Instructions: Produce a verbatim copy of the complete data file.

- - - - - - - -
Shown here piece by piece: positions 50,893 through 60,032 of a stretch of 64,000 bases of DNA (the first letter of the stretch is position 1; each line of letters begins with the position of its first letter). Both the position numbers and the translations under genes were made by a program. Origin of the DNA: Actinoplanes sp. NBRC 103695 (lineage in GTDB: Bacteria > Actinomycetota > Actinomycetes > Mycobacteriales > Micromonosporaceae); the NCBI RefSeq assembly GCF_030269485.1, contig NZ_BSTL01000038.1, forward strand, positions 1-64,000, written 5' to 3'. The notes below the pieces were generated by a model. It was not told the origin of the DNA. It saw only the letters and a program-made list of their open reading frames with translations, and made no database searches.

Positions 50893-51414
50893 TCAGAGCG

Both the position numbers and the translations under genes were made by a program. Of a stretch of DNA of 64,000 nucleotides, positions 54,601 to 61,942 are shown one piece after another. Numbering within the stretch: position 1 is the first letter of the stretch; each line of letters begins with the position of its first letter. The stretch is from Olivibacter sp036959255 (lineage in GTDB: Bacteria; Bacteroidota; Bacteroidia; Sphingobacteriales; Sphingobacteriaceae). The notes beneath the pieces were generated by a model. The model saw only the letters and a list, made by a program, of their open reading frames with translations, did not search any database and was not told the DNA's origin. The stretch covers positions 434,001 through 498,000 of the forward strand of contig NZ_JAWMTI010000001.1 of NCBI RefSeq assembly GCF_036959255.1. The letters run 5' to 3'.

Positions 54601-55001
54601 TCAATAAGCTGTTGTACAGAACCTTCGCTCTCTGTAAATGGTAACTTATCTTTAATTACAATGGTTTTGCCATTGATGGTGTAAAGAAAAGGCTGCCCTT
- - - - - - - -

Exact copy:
Shown here piece by piece: positions 50,893 through 60,032 of a stretch of 64,000 bases of DNA (the first letter of the stretch is position 1; each line of letters begins with the position of its first letter). Both the position numbers and the translations under genes were made by a program. Origin of the DNA: Actinoplanes sp. NBRC 103695 (lineage in GTDB: Bacteria > Actinomycetota > Actinomycetes > Mycobacteriales > Micromonosporaceae); the NCBI RefSeq assembly GCF_030269485.1, contig NZ_BSTL01000038.1, forward strand, positions 1-64,000, written 5' to 3'. The notes below the pieces were generated by a model. It was not told the origin of the DNA. It saw only the letters and a program-made list of their open reading frames with translations, and made no database searches.

Positions 50893-51414
50893 TCAGAGCG

Both the position numbers and the translations under genes were made by a program. Of a stretch of DNA of 64,000 nucleotides, positions 54,601 to 61,942 are shown one piece after another. Numbering within the stretch: position 1 is the first letter of the stretch; each line of letters begins with the position of its first letter. The stretch is from Olivibacter sp036959255 (lineage in GTDB: Bacteria; Bacteroidota; Bacteroidia; Sphingobacteriales; Sphingobacteriaceae). The notes beneath the pieces were generated by a model. The model saw only the letters and a list, made by a program, of their open reading frames with translations, did not search any database and was not told the DNA's origin. The stretch covers positions 434,001 through 498,000 of the forward strand of contig NZ_JAWMTI010000001.1 of NCBI RefSeq assembly GCF_036959255.1. The letters run 5' to 3'.

Positions 54601-55001
54601 TCAATAAGCTGTTGTACAGAACCTTCGCTCTCTGTAAATGGTAACTTATCTTTAATTACAATGGTTTTGCCATTGATGGTGTAAAGAAAAGGCTGCCCTT